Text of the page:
“I am the backbone of my family and community,” he said. “I’m trying to provide for my people, just influence someone that they could look up to and just be like if he did it, why can’t I do it?”

The next Chain Reaction line of clothes is in anticipation and Cooley has expressed he wants to “go big”, but there is no date yet on when buyers can expect the drop. What we can expect, however, is the continuation to draw inspiration from people and things that made Javon Cooley, well, Javon Cooley.

“It’s going to all relate back to me,” said Cooley. 

For instance, Change Reaction could have a line of skatewear from Cooley’s background in the sport. In addition, he enjoys World Wrestling Entertainment (WWE), basketball (obviously), and his favorite musical artists are Young Thug, Kanye, and Michael Jackson–who is from Gary, Indiana which is 15 to 20 minutes from Javon’s hometown.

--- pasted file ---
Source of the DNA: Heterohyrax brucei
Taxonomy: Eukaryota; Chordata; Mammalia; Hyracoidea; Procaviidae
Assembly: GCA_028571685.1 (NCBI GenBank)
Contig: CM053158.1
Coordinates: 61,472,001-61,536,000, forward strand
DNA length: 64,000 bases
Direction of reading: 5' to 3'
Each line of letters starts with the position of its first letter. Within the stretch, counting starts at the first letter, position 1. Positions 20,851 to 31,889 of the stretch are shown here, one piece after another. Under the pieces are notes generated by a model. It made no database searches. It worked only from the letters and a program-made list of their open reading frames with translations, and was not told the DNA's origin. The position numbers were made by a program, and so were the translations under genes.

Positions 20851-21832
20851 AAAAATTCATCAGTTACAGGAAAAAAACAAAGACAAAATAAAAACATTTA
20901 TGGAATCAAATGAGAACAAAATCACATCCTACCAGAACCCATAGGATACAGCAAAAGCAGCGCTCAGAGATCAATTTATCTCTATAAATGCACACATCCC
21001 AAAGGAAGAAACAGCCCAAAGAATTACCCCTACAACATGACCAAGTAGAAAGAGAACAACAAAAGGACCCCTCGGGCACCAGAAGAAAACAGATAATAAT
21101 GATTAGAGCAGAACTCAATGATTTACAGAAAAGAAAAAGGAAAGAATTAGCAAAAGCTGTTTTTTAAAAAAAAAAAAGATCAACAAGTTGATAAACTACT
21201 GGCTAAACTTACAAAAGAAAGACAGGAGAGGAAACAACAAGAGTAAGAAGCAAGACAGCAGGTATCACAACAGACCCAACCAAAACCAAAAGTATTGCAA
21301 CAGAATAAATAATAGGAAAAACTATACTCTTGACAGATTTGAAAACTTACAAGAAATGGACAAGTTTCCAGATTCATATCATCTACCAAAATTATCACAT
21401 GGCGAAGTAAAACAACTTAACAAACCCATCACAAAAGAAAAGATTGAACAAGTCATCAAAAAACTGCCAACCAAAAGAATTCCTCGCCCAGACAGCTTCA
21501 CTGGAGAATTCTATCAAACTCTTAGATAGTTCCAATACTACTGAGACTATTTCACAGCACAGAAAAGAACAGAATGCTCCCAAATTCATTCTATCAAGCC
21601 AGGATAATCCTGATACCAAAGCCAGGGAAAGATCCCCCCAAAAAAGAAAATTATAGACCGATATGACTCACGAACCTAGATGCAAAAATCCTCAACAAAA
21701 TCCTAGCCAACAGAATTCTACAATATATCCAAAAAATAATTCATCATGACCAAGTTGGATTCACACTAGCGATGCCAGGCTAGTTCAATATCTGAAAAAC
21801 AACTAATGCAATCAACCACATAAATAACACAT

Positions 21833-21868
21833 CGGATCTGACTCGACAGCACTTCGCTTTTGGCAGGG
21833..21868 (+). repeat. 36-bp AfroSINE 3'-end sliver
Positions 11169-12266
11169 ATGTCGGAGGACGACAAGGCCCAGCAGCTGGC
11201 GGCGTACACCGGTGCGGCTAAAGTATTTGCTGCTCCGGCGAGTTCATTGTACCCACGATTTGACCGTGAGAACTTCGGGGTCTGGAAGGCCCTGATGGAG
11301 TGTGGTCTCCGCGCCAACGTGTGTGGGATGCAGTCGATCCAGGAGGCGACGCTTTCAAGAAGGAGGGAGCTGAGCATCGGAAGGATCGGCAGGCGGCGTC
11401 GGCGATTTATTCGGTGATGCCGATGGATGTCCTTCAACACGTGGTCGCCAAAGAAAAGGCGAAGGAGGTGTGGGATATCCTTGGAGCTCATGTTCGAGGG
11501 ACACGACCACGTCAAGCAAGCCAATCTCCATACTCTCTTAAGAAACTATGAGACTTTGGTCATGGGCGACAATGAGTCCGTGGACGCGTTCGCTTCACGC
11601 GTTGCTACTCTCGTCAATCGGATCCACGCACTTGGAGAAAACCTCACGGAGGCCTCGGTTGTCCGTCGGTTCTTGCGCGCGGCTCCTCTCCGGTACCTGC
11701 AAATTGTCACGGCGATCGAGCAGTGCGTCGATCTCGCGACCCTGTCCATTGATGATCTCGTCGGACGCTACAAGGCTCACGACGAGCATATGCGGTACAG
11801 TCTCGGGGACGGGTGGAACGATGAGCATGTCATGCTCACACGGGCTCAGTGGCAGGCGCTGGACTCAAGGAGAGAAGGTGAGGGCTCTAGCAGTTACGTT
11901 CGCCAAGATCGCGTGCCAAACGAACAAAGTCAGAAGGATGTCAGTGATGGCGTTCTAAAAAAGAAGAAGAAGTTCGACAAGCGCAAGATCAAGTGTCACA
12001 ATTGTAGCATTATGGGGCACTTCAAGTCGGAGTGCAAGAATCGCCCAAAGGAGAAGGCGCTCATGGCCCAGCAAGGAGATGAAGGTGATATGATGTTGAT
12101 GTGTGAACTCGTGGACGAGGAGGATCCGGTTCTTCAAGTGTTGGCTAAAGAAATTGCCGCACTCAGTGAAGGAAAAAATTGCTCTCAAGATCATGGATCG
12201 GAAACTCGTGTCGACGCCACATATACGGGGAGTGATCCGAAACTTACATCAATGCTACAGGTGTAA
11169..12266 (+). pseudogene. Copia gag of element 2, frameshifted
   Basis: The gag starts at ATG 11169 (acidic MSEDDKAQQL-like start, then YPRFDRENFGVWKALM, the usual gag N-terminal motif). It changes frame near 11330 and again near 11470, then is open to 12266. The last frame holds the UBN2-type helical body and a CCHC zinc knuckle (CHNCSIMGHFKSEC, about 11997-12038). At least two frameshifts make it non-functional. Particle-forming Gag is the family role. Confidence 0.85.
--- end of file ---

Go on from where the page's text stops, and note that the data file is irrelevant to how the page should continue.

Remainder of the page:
“It’s all in the works,” he said with a sly smile, expressing his excitement.

And he has been proving his ability again and again throughout his sophomore year. In the upcoming weeks, he will be a model in the fashion show, SNR, along with being featured in the Marist fashion magazine, Measure Magazine. Furthermore, he has envisioned “going big” in Chain Reaction’s future, eventually owning a storefront, going on tour, etc. In the next two years of his Marist career, he hopes to sell his products through MPorium–a student-run boutique on campus– and have pop-up shops on campus.

Cooley wants to show his influence in fashion to influence others to do whatever it is they have dreamed to do. It’s one of his biggest goals, to showcase this to his communities as well as others. In other words, he hopes to create a Chain Reaction.

Edited by Jonathan Kinane

Photos from Javon Cooley